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K_sqrd

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Everything posted by K_sqrd

  1. Never dealt with these folks but looks like quality products. Don't know what your budget is but you can take a look if interested in Santa Maria / Santa Fe grills. http://azbbqgrills.com/ Another outfit I've dealt with and can recommend is Klose Pits. He makes some good quality heavy duty grills. https://bbqpits.com/ Either one will work with you if you want a specific drop in unit. Sounds like a fun project. Can't help on the construction as all my grills are stand alone.
  2. Man - That was fast shipping. That looks like it will be a lot of fun to cook on. You'll probably have to season it like cast iron. For a first cook you might try chicken fried steaks. It requires some oil to cook in and maybe some fried taters and onions to go with them. That should help to season the disc and you'll end up with a tasty meal to boot. Have Fun!
  3. Agree with Golf Griller about the chuck roast. London Broil is quite lean and would probably dry out doing it low and slow. It's usually done like a steak.
  4. Welcome to the forum and those burgers look great. Nice cook.
  5. Not sure what model you have but it looks similar to this. https://www.appliancefactoryparts.com/gasgrillparts/brands/new-braunfels/03301800.html HTH Welcome to the forum!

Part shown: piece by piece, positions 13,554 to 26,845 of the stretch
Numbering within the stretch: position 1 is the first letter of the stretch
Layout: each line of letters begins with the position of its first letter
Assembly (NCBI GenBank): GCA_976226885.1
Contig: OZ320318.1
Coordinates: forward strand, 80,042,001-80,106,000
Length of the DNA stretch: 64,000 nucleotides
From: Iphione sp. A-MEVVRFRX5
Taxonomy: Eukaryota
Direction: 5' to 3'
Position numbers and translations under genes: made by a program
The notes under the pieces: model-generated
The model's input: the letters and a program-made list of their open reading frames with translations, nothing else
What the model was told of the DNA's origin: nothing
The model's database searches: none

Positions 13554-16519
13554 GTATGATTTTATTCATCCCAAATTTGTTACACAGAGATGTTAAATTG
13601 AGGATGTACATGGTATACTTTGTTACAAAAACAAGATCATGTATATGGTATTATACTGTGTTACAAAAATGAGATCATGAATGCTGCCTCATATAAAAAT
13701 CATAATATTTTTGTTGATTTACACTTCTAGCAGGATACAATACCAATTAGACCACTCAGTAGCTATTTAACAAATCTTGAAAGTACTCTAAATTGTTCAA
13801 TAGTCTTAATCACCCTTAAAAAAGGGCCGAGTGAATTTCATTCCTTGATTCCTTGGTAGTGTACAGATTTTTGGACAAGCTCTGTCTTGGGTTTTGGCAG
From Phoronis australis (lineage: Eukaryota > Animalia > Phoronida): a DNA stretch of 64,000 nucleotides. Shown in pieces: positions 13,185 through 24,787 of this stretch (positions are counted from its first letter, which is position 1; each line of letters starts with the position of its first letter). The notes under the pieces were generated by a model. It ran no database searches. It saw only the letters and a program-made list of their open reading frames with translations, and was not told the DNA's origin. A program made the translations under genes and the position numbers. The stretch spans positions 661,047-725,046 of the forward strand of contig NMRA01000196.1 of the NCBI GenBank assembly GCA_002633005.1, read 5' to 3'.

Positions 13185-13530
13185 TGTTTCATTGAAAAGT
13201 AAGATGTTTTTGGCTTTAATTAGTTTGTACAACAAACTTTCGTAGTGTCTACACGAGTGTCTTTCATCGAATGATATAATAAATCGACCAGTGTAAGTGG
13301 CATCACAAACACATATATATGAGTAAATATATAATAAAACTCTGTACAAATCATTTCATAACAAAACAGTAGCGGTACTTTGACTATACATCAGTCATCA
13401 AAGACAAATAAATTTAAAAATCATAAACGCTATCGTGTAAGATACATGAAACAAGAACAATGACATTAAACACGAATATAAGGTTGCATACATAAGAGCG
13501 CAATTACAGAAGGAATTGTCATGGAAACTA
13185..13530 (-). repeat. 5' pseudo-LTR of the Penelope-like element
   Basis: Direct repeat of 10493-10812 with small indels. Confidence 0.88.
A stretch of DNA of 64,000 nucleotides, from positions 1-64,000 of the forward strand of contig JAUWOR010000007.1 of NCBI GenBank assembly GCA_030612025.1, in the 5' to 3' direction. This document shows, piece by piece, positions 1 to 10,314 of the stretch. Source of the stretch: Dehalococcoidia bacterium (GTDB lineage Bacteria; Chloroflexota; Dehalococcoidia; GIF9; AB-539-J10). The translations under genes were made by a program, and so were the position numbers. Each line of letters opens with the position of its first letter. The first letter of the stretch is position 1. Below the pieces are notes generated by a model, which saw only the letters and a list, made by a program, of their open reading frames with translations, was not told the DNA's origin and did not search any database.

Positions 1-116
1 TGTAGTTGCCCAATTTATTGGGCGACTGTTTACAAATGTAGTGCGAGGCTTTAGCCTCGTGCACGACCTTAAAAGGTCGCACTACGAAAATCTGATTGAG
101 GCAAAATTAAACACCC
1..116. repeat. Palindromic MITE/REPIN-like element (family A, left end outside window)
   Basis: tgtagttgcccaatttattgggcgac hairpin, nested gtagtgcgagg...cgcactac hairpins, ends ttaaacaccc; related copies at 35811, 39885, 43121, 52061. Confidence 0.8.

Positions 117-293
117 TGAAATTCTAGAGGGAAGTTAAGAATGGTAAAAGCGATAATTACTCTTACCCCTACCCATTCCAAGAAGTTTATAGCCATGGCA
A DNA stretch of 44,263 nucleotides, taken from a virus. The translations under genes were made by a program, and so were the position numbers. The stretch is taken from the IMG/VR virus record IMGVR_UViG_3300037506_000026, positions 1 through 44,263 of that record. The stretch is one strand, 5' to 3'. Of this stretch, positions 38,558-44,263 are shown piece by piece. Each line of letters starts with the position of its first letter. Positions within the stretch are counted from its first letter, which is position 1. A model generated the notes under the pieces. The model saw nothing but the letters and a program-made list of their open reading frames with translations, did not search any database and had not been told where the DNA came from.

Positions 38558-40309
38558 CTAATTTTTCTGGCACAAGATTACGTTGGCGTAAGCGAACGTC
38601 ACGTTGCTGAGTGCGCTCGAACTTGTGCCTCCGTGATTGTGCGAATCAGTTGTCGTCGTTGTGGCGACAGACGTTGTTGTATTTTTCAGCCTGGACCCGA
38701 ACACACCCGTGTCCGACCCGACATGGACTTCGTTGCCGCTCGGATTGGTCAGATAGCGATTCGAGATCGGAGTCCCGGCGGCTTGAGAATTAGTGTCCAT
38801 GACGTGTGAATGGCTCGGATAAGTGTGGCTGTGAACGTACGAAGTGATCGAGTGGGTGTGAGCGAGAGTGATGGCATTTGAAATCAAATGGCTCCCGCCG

6. Found this on Amazon https://www.amazon.com/EarthStone-750AZ003-GrillStone-Grill-Cleaning/dp/B000LF61
  7. We have a Lodge Sportsman grill and love it. It's handy and very portable. It takes 40 briquettes to get the grate up to about 850 deg F for steaks, burgers, sausage, etc. You can also use a small cast iron skillet on it to fry eggs, bacon, etc. As for camping, each state, camp ground, etc .may have no-burn restrictions in effect. Here in AZ, charcoal and wood fires get banned in the summer months in some areas but gas is OK.
  8. I did this with two packer briskets a while back on my offset. When they developed bark and were well into the stall, I put them into aluminum pans and covered them with foil. They went into the oven at about 210 to 225 overnight and into the next day. They turned out great. I pulled them out of the oven and let them rest for about an hour, then sliced into them and we enjoyed a great meal. The meat was tender and moist. I've used this technique successfully with pork butts too. It's also a good way to hold the meat if your meal time is a moving target.